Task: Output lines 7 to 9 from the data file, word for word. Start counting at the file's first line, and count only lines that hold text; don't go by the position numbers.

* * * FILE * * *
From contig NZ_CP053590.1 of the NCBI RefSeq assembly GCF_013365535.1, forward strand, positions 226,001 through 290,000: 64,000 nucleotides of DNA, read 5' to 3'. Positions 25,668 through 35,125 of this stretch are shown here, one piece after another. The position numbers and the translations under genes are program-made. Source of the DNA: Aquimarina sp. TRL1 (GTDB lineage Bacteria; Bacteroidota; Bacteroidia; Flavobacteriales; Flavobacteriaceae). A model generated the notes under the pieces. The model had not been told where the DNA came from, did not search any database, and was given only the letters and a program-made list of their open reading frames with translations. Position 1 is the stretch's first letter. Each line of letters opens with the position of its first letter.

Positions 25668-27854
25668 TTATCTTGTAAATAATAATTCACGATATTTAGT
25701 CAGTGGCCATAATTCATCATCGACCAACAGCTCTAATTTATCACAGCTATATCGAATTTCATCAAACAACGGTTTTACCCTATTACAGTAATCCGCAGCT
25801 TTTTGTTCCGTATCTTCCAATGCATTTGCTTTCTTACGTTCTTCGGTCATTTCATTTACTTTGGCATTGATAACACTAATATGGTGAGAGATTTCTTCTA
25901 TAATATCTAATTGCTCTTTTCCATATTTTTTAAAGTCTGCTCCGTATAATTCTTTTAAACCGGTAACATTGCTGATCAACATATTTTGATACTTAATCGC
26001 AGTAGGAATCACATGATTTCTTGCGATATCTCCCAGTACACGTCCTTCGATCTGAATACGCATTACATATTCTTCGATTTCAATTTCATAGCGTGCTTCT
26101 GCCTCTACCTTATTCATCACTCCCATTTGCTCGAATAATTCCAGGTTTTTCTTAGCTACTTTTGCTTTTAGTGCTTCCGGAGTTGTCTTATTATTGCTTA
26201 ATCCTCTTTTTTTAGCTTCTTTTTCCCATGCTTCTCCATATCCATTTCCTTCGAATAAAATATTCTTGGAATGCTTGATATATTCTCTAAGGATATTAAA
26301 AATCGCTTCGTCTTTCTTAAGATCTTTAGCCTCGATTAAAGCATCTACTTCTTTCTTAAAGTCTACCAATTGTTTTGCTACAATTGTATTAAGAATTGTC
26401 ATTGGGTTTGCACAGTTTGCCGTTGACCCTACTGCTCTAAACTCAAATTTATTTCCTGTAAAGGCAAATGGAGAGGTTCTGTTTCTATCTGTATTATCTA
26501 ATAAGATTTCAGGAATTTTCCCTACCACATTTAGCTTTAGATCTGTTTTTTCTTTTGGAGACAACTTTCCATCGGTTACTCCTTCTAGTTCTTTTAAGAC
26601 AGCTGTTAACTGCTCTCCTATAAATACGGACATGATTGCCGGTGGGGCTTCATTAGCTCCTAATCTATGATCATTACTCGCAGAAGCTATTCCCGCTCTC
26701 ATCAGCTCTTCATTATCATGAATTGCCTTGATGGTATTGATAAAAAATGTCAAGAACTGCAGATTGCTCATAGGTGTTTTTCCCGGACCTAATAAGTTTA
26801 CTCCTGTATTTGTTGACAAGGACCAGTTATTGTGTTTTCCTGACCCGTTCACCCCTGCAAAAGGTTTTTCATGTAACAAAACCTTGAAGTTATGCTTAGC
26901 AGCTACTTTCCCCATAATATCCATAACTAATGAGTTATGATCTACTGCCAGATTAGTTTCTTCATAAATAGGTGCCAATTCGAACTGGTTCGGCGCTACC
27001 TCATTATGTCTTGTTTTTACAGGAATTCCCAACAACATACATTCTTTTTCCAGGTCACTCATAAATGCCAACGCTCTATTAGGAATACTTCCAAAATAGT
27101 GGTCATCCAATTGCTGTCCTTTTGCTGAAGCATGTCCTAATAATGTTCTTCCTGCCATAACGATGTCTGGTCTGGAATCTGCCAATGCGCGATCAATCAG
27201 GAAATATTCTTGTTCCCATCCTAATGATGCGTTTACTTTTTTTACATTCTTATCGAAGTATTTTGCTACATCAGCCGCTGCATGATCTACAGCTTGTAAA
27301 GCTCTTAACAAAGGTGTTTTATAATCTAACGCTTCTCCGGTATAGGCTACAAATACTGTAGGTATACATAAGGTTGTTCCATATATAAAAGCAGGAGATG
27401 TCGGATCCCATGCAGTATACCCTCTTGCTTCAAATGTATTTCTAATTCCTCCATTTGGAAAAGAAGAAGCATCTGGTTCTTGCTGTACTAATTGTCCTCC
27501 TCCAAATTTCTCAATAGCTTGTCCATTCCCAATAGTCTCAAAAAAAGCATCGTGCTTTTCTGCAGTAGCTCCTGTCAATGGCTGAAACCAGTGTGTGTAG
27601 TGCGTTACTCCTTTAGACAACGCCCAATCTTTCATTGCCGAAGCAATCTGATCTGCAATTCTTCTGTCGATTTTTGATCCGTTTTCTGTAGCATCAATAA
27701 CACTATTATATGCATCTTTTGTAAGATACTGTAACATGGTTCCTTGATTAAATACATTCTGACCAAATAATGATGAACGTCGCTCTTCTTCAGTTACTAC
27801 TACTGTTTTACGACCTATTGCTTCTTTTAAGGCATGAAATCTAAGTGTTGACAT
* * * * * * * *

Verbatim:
26001 AGTAGGAATCACATGATTTCTTGCGATATCTCCCAGTACACGTCCTTCGATCTGAATACGCATTACATATTCTTCGATTTCAATTTCATAGCGTGCTTCT
26101 GCCTCTACCTTATTCATCACTCCCATTTGCTCGAATAATTCCAGGTTTTTCTTAGCTACTTTTGCTTTTAGTGCTTCCGGAGTTGTCTTATTATTGCTTA
26201 ATCCTCTTTTTTTAGCTTCTTTTTCCCATGCTTCTCCATATCCATTTCCTTCGAATAAAATATTCTTGGAATGCTTGATATATTCTCTAAGGATATTAAA